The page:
Posted by: John Looker | 15 October, 2009

IN THE WAKE OF HMS ENDEAVOUR

Here’s a poem about New Zealand, or at any rate about the impact of Europe on that country, written during my first visit there. (Alice might notice that I’ve borrowed a couple of lines from one I wrote for her when she set off on her travels a few years ago, but otherwise it is all new).

‘The Land of the Long White Cloud’ : Aotearoa, the Maori name for New Zealand.

All the best travel guides have illustrations, so mine does too.

 At Lake Hawea, South Island, New Zealand

IN THE WAKE OF HMS ENDEAVOUR

Climbing aloft barefoot, the sailors clung
To ropes; they inched along the spars that swung
In complicated orbits as the ship
Leapt, twisted and plunged and the winds let rip.
This was Cook’s Company, bound for the East,
Adventure fermenting in their veins like yeast.

Of the great Southern Continent, long presumed to exist,
of course not a trace was found.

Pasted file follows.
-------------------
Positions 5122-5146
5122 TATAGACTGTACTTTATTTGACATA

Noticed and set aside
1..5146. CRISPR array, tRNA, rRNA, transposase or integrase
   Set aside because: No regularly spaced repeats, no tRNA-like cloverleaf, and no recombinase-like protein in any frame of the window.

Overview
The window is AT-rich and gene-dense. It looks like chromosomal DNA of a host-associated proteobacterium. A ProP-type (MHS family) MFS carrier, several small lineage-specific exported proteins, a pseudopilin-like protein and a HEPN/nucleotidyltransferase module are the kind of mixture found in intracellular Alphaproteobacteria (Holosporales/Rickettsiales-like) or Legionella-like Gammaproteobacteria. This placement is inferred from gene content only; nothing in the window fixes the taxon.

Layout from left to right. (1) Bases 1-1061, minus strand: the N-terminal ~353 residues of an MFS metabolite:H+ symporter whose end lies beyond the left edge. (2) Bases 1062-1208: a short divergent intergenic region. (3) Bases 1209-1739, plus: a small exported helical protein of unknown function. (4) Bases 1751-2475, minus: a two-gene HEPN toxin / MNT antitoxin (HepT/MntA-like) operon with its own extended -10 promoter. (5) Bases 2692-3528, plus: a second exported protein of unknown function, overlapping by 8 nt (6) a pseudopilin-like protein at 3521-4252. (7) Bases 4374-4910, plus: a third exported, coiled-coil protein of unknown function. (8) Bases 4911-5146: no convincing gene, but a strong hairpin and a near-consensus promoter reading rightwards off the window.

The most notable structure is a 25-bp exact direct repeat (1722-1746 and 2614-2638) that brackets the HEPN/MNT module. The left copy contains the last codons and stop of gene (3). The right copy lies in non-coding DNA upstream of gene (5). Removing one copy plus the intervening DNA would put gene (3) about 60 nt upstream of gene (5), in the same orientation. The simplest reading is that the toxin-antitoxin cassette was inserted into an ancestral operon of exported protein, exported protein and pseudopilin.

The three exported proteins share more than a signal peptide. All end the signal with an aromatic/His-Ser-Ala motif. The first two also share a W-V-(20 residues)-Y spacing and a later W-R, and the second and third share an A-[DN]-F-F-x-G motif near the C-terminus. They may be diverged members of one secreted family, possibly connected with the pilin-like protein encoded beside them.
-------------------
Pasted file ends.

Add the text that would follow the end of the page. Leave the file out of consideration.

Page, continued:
But there were islands and volcanoes, fern trees and flightless birds;
there were canoes, skilfully crewed, mastering the glittering surf;
and here, where the southern cross now flies,
was the Land of the Long White Cloud.

Years later other ships would follow. Loaded.
Packed as tight as pods and primed to explode
Ashore with emigrants, their sheep and cows,
Seed and grain, dreams, plans, their guns, axes and ploughs.

And now, in this mongrel land, there are ewes and lambs grazing
whose shadows revolve anticlockwise,
and gardeners, mastering their plots of soil,
mow their lawns under the cabbage trees.

© John Stevens 2009

 At Lake Wanaka, South Island, New Zealand

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Responses

  1. I like the flow of this poem and even feel as though I’m right there with the sailors and visitors to greener pastures. In particular I like the rhyming sequence (and deviation from it) – I don’t do a lot of this and notice that most people who do force the issue, making the poem appear contrived and choppy. Good ‘un.

    Like

    • I never acknowledged your kind comment on this, Chucky. I don’t know what went wrong now, but my extremely belated thanks.

      Like

  2. Hi John, a lovely poem about a lovely country. You make it’s history come to life.

    Like

    • Thanks Ina – I was quite fond of this one so I’m pleased you like it!

      Like


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